“Health is a set of beliefs, informed by medical, social, and religious ideas, about what the appropriate use of the body is and the appropriate state of the body. These ideas are distributed across different social contexts” – John Slater, associate professor, Spanish
In the U.S. today, we have a variety of choices to make about our health: Fresh vs pre-packaged foods. Vegetarian, vegan, keto or paleo lifestyles. Supplements for sleep, inflammation, or mineral support. Walking vs cross-fit. Fasting. Aromatherapy. Acupuncture. CBD oil. Pills. Surgery.
Depending on the region of the country, your religion or political persuasion, your peers, your media sources, or your belief in the medical industry, specific notions of health vary. That is, until new information comes out that debunks that previous philosophy about wellness and shows us something new.
“Arriving at a consensus of how to define health is a wicked problem,” says John Slater, associate professor of Spanish. Whether it’s 500 years ago or 5 years ago, “we have consistently failed to agree upon a definition of what it means to live a healthy life.”
Slater studies the history of science, the history of medicine, and early modern Hispanic literature in the early modern Spanish empire (1580-1680). Specifically, he focuses on chemistry and chemical medicine (often indistinguishable from alchemy at that time) and the ways in which preachers, monks and friars disseminated new ideas about chemistry and chemical medicines.
“Our ideas about what health is and what sickness and disease mean are big questions about what kind of society we want to live in, what it means to have a good life, and what it means to be living as you believe is most appropriate or best,” says Slater.
Health & Medicine in the Early Modern Empire
A lot of ideas about medicine in Spain were shared with the world of ancient Greece (Hippocrates) and the Islamic world. “Classic medical texts had a long tradition in medieval Spain through Arabic commentary: there were commentaries on Greek and Roman texts in Arabic translation by Ibn Rushd and Ibn Sina that were then translated into Latin and vernacular languages,” says Slater. “Authors of medical texts, such as Muhammad ibn Zakariya al-Razi, were familiar to nearly all European physicians during the Medieval and Renaissance periods.” (13th c to 17th c)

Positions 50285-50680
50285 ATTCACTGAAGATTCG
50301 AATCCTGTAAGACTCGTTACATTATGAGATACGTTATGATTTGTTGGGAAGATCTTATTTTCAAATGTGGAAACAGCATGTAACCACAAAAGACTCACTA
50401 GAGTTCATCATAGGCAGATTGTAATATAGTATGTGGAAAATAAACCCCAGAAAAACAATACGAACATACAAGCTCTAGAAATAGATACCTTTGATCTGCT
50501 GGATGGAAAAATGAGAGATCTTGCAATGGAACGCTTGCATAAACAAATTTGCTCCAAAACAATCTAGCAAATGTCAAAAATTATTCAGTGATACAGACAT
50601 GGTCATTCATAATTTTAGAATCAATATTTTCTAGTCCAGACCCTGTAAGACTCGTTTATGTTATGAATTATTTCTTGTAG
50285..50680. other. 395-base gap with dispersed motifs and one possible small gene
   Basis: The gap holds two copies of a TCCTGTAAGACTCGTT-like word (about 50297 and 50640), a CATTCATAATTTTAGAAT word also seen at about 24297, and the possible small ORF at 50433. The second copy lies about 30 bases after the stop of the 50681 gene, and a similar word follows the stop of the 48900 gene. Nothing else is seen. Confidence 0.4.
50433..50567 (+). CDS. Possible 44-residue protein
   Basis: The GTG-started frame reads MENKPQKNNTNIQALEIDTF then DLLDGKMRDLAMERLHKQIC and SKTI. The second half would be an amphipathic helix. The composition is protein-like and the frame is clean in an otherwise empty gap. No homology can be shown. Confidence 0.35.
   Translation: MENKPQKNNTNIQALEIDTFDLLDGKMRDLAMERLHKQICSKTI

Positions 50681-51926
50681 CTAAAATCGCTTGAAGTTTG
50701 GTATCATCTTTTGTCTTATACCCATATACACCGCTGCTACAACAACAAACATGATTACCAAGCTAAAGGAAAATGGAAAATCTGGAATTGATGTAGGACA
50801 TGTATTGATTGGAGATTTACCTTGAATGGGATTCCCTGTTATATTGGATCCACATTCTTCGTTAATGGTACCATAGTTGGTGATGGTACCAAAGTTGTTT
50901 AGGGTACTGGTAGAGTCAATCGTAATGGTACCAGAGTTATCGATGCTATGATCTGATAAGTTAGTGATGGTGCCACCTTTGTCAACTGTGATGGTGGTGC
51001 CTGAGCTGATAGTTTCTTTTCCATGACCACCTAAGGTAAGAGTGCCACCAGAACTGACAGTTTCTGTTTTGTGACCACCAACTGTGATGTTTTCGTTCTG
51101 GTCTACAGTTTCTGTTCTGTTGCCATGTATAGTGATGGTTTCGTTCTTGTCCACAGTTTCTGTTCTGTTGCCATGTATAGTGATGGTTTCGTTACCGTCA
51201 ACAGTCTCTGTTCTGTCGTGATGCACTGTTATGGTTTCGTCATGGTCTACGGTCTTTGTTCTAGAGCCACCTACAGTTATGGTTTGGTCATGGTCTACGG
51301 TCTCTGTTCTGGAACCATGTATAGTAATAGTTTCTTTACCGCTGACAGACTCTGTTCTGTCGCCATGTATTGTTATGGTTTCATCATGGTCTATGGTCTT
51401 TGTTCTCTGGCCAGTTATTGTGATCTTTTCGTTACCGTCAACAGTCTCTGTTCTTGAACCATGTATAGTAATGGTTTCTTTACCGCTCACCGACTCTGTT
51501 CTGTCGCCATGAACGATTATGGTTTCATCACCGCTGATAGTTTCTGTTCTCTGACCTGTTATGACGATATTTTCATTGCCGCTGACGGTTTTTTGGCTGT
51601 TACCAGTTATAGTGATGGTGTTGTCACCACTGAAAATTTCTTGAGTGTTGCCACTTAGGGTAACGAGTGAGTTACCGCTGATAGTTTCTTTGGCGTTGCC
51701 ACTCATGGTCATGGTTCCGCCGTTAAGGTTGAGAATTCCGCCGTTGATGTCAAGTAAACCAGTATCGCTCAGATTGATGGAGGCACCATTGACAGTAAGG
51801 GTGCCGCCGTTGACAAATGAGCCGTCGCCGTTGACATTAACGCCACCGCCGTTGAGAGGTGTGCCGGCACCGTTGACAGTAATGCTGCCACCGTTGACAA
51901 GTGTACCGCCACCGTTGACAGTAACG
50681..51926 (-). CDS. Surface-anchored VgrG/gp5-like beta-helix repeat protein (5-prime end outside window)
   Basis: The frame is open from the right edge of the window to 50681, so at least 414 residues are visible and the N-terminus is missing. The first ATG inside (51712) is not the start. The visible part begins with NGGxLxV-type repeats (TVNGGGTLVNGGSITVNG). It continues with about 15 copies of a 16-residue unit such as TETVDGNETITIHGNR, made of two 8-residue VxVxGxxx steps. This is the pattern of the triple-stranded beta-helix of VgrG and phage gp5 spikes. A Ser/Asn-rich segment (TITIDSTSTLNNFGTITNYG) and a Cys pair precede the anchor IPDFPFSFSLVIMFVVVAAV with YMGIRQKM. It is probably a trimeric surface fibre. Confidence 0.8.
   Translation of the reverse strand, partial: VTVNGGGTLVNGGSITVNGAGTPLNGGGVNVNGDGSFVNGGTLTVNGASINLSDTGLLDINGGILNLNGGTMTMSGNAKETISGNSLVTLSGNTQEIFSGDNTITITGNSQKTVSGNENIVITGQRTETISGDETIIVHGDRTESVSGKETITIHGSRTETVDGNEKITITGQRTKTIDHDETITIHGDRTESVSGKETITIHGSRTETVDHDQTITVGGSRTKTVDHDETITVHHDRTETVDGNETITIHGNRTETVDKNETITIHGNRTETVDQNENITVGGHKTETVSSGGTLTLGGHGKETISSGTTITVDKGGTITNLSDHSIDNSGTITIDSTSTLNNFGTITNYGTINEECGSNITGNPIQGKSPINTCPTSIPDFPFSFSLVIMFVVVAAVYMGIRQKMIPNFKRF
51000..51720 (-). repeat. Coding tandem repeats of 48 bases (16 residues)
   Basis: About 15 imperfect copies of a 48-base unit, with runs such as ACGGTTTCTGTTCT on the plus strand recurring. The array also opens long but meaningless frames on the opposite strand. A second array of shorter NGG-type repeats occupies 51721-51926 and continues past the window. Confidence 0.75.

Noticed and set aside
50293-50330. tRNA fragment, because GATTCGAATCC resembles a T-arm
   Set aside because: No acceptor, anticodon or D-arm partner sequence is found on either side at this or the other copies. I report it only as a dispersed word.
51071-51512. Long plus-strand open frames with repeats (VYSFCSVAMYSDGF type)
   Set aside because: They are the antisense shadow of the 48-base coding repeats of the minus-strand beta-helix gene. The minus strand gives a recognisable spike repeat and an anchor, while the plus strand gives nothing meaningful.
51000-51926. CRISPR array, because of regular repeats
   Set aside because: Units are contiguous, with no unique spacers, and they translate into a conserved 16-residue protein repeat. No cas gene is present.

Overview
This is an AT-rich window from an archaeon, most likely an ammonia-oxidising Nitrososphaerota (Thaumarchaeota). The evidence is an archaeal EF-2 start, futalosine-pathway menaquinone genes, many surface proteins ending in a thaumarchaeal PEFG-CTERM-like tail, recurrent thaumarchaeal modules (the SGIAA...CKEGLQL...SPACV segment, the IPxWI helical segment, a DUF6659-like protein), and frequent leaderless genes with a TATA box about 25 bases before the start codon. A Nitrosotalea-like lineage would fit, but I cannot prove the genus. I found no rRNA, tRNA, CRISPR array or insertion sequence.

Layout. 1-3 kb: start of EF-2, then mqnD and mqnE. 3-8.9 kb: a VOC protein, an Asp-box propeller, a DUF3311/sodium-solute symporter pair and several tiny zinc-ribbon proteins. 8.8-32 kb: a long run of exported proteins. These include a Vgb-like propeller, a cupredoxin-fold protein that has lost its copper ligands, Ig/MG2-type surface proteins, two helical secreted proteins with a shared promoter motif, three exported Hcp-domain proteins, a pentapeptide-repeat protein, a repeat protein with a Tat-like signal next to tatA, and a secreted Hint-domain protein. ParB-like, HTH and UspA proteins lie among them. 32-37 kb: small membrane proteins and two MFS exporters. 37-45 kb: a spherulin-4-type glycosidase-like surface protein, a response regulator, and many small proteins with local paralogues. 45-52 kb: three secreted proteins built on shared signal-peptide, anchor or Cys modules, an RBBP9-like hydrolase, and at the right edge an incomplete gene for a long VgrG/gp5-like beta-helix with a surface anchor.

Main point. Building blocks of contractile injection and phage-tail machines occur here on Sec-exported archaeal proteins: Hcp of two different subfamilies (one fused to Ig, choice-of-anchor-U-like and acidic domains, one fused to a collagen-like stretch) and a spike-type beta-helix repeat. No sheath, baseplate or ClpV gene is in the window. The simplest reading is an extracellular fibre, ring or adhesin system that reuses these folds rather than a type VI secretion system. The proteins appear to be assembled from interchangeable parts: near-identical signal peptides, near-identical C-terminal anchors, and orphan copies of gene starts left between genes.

This tradition of translation and commentary among several languages and peoples helped to consolidate ideas across the Mediterranean about health practices and physiology.
For hundreds of years, bringing about balance was the central idea across Europe. “Having your body in balance – including diet, sleep, exercise, sexual activity, and dreaming – was important. And health was defined as balance,” says Slater.
In the late 1400s, a few things happened culturally and politically to start to change the medical landscape. “With the expulsion of Jews from Spain in 1492, that dealt a blow to the healthcare apparatus, and they needed to recruit new people into the healthcare profession,” says Slater.
"Health was defined as balance."
Also in the late 1400s, Muslims in Spain were forced to convert to Christianity. In some places, the converted Muslims were 1/3 of the population (such as in Valencia). Physicians at the time recognized the Muslim traditions of herbs and how to use plants as useful. “From region to region, and group to group, there were different health practices and knowledge about plants that were incorporated into the way medicine was practiced,” says Slater.
At the same time, Spanish soldiers, missionaries, and emigrants traveled to other regions around the world, bringing their own ideas about sickness and health. In turn, their ideas were influenced by indigenous medical cultures they came into contact with. “American medicinal plants, such as guaiacum, tobacco, and palo santo were quickly incorporated into European pharmacopeia. By the middle of the sixteenth century, Iberian authors such as Garcia de Orta and Cristóbal Acosta had written important books about the medicinal plants of Spain and Portugal's colonies,” says Slater.